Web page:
There have been many deadly lines with equally deadly nicknames in the history of the NHL, but the Bread line surely didn’t have the deadliest sounding name of all. Bill Cook, with his brother, nicknamed “Bun”, and Frank Boucher made up the line for a deadly combo in the late 20s and early 30s. Like a number of NHL players in his era, Cook first played in the WHL/WCHL and led the league there in scoring twice. Looking to start their franchise right, the Rangers signed Cook as their first signee in 1926, when Cook was already 30 years old. He had proven himself already and was given the captaincy by the Rangers.
Cook scored the first Rangers goal in history and also proved that his seasons in the WHL/WCHL were no fluke, leading the NHL in both goals (33) and points (37) in 44 games for the 1926-27 season. Cook’s efforts almost won him the Hart trophy, as he fell just short of 35-year old Herb Gardiner in the voting. After a less impressive 1927-28 regular season, the Rangers, propelled by their star line won their first Stanley Cup in only their second NHL season.
After a 15 goal season in 44 games during the NHL’s most defense-oriented season ever, the Rangers again made it the Finals in the playoffs, but fell just short. If fans were at all concerned that Cook’s offense was dying out because of his age, as he was now at 33 years old, they were proven wrong in the explosion of the 1929-30 season. Cook, like others, exploded offensively and finished at fourth in points and tied for third in assists, with 29 goals, 30 assists, and 59 points in 44 games. Cook’s affinity for scoring goals came back in full force in the 1930-31 season when he scored 30 goals in 43 games, good for second in the entire league. At this point, it was clear that Cook wouldn’t not fall off the same way many offensive dynamos did, as he was still as dominant as ever, even in his mid 30s.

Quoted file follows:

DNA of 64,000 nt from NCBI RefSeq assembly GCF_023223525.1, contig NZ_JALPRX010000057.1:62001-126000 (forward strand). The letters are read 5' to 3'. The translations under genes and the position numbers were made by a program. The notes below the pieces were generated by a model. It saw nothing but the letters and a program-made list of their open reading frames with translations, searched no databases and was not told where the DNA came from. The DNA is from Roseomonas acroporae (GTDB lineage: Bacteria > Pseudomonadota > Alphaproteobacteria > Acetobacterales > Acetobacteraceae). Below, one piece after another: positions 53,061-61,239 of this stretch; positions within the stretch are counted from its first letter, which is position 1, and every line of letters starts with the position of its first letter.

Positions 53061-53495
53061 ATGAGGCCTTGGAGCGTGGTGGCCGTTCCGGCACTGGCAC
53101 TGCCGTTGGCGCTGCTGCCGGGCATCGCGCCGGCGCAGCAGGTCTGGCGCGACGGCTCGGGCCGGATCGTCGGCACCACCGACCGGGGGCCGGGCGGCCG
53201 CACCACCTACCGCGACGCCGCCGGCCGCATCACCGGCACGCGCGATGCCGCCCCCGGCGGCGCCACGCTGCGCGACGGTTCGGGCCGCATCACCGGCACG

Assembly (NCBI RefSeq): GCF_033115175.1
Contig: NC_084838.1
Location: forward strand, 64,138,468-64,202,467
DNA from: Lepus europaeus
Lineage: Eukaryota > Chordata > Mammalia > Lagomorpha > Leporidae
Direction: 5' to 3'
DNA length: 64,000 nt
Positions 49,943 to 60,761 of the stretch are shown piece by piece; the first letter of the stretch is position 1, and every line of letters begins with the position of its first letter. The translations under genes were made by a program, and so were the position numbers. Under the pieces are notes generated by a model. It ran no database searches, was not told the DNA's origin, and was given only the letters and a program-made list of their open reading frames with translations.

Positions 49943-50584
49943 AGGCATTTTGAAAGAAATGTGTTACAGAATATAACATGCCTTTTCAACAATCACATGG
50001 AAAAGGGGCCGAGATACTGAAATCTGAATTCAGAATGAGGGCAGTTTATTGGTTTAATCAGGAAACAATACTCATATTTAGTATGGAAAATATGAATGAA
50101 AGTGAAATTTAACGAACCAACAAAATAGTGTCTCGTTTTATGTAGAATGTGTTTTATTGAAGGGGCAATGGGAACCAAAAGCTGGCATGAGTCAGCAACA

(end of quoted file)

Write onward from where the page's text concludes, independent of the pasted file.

Cook tied for first in the league in goals in the 1931-32 season with 34 goals in 48 games and his Rangers made it all the way to the finals before losing the the Maple Leafs. In the 1932-33 season, Cook amazed the hockey world by leading the NHL in both goals and points at 36 years of age with 28 goals and 50 points in 48 games. Cook still holds the record for the oldest NHL goal leader in league history. Cook again fell just short of the Hart trophy, this time to Bruins great Eddie Shore. The Rangers got revenge on the Maple Leafs and conquered them in the Stanley Cup Finals for their second Stanley Cup. Cook was also cemented in Stanley Cup history as he scored the first Cup-winning overtime goal.
After a slight regression in the 1933-34 season, Cook surprised again in the 1934-35 season by emerging with another 21 goal season, which tied him for fifth in the NHL. After two more seasons in which Cook’s offense finally died off, he retired at the ripe age of 40 years old. Despite his lower amount of games played due to starting his NHL career at 30, Cook retired at fifth all-time in goals with 229 goals in 474 games. Cook would remain the all-time Rangers goal leader for about 25 years until Andy Bathgate finally surpassed him in 1962; and it took Bathgate about 150 more games to do so.
Cook would then have a solid coaching career, winning two championships in the AHL and another in the USHL. He was the head coach for the Rangers during two seasons in the early 50s, but didn’t see much success. Cook served as captain for his entire NHL career and to this day is the longest serving captain in Rangers history. Cook was inducted into the Hockey Hall of Fame in 1952.